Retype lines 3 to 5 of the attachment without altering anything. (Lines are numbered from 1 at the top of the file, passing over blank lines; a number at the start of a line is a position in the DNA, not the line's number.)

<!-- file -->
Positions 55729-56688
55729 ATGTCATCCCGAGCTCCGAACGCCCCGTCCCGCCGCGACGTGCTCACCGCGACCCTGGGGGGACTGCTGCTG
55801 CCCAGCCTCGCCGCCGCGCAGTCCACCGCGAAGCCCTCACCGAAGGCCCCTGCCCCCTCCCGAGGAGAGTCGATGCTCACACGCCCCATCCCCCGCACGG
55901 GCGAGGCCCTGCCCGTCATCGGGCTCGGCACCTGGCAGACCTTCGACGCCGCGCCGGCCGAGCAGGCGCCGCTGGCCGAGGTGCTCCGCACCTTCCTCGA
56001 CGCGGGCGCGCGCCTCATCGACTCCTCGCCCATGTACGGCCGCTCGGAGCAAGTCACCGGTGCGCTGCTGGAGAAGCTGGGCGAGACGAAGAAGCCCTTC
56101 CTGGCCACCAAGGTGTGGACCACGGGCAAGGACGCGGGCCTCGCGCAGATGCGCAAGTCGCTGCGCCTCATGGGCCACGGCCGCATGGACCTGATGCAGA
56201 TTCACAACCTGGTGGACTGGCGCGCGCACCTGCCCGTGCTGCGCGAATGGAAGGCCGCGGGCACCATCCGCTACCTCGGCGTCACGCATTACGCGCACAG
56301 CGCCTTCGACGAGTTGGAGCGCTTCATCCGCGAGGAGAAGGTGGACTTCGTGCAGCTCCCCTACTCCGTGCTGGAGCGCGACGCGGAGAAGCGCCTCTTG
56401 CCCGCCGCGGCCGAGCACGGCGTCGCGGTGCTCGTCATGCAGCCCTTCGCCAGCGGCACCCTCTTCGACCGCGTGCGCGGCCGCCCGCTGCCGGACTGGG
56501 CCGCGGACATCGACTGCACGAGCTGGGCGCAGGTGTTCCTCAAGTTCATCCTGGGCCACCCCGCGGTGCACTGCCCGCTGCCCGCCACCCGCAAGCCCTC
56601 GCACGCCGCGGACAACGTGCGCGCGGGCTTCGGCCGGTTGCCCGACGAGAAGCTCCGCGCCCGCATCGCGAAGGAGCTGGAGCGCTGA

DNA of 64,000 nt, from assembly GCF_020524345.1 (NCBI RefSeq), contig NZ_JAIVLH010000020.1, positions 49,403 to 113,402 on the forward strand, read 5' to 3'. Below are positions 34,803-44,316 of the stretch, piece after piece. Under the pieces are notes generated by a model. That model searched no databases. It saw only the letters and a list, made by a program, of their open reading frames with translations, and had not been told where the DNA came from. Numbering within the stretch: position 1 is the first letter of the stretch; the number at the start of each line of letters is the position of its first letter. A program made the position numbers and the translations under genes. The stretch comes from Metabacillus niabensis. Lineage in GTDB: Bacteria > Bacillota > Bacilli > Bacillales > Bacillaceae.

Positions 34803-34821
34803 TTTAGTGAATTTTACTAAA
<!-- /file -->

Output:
55801 CCCAGCCTCGCCGCCGCGCAGTCCACCGCGAAGCCCTCACCGAAGGCCCCTGCCCCCTCCCGAGGAGAGTCGATGCTCACACGCCCCATCCCCCGCACGG
55901 GCGAGGCCCTGCCCGTCATCGGGCTCGGCACCTGGCAGACCTTCGACGCCGCGCCGGCCGAGCAGGCGCCGCTGGCCGAGGTGCTCCGCACCTTCCTCGA
56001 CGCGGGCGCGCGCCTCATCGACTCCTCGCCCATGTACGGCCGCTCGGAGCAAGTCACCGGTGCGCTGCTGGAGAAGCTGGGCGAGACGAAGAAGCCCTTC